Now that we are preparing for the celebration of Holy Mass, we must ask ourselves whether we are wearing these clothes of love. Let us ask the Lord to keep all hostility away from our hearts, to remove from us every feeling of self-sufficiency and truly to clothe ourselves with the vestment of love, so that we may be luminous persons and not belong to darkness.
Lastly, one additional brief word on the chasuble. The traditional prayer when one puts on the chasuble sees it as representing the yoke of the Lord which is imposed upon us as priests. And it recalls the words of Jesus, who invites us to take his yoke upon us and to learn from him who is "gentle and lowly in heart" (Mt 11: 29).
Taking the Lord's yoke upon us means first of all: learning from him. It means always being ready to go to his school. From him we must learn gentleness and meekness: the humility of God who shows himself in his being a man.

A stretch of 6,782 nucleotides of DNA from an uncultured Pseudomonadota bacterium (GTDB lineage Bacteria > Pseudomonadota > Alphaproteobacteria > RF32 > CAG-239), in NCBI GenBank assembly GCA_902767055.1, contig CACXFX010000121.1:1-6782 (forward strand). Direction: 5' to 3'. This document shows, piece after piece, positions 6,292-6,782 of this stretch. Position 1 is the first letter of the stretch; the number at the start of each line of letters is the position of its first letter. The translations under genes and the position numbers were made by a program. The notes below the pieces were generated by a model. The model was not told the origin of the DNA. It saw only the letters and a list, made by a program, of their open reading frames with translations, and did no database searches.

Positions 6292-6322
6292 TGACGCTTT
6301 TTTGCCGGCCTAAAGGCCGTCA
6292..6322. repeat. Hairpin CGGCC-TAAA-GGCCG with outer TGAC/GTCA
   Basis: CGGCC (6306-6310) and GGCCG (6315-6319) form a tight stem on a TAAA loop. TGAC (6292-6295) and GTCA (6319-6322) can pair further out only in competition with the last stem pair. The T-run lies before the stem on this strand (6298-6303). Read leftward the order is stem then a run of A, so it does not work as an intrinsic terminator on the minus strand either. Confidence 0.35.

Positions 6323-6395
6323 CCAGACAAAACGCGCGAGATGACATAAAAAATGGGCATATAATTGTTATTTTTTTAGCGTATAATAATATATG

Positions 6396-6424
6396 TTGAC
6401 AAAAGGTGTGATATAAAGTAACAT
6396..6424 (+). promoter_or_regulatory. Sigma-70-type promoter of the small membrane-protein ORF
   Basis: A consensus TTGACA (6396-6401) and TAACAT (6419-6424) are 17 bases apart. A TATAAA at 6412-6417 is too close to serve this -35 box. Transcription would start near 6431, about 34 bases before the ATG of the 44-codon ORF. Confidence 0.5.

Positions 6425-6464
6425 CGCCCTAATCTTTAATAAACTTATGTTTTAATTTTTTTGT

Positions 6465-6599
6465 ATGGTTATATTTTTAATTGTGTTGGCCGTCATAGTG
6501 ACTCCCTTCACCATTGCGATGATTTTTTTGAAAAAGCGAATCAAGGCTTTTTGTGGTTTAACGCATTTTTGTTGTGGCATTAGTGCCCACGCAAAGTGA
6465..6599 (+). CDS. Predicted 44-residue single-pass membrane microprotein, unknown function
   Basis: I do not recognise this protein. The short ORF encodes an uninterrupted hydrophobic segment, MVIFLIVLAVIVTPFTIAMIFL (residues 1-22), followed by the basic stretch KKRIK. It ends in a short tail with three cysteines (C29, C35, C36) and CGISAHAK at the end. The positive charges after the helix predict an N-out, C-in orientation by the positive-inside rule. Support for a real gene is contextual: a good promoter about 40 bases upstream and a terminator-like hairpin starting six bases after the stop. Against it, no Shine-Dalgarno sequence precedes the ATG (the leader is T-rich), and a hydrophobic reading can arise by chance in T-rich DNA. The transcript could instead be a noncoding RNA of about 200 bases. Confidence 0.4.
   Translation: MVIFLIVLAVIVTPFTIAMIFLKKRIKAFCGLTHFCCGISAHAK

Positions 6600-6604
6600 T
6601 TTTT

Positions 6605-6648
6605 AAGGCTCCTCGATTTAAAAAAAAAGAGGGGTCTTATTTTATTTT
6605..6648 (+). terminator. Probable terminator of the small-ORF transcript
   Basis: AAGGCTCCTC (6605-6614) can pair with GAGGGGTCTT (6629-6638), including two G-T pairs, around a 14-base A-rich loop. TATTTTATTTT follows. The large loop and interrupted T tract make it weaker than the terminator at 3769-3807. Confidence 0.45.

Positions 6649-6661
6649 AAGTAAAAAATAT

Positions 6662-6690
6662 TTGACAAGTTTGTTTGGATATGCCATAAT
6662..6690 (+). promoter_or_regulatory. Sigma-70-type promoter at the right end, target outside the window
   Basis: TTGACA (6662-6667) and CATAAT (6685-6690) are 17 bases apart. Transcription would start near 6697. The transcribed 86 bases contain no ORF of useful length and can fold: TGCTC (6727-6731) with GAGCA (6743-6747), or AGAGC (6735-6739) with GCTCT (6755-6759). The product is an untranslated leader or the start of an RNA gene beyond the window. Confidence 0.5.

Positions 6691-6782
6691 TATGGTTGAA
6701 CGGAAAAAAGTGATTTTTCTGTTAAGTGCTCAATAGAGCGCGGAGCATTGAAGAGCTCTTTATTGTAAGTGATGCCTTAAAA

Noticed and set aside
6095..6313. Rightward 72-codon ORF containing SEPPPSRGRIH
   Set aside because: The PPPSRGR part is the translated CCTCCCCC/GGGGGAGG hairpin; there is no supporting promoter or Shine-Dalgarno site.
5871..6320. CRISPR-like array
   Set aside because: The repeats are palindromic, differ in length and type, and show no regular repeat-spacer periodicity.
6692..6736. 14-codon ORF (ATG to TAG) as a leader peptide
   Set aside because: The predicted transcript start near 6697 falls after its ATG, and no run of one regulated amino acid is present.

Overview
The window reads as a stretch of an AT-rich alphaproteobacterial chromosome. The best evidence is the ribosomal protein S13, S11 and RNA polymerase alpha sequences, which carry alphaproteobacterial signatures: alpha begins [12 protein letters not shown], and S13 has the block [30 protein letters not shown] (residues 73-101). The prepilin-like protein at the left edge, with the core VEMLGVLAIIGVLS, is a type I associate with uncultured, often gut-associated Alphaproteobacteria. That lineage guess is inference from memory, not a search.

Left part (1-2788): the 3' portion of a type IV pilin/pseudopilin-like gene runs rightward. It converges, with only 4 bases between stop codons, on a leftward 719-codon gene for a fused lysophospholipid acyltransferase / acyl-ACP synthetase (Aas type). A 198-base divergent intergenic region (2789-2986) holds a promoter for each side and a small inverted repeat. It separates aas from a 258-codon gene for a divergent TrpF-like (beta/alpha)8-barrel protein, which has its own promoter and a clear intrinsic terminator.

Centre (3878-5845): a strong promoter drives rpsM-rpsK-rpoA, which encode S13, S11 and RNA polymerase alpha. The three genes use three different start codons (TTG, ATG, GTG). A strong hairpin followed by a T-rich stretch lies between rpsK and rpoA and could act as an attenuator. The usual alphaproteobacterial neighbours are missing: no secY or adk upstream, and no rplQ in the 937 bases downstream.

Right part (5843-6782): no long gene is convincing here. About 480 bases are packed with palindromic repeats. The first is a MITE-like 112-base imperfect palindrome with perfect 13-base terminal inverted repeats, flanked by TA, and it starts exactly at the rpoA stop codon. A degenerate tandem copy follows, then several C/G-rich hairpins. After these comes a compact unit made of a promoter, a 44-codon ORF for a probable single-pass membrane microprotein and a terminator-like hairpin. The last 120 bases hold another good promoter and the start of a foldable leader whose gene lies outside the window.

St Gregory of Nazianzus once asked himself why God wanted to become a man. The most important and for me the most moving part of his answer is: "God wanted to realize what obedience means to us and he wanted to measure everything on the basis of his own suffering, on the invention of his love for us. In this way, he himself can directly know what it is that we feel - what is asked of us, what indulgence we deserve - calculating our weakness on the basis of his suffering" (Orationes 30; Theological Talk IV, 6).
At times we would like to say to Jesus: Lord, your yoke is far from light. Indeed, it is tremendously heavy in this world. But then looking at the One who bore everything - who tried out on himself obedience, weakness, suffering, all the darkness -, then these complaints of ours fade. His yoke is that of loving with him. And the more we love him and with him become loving people, the lighter becomes his seemingly burdensome yoke.
Let us pray to him to help us become with him people who are loving, thereby to increasingly experience how beautiful it is to take up his yoke. Amen.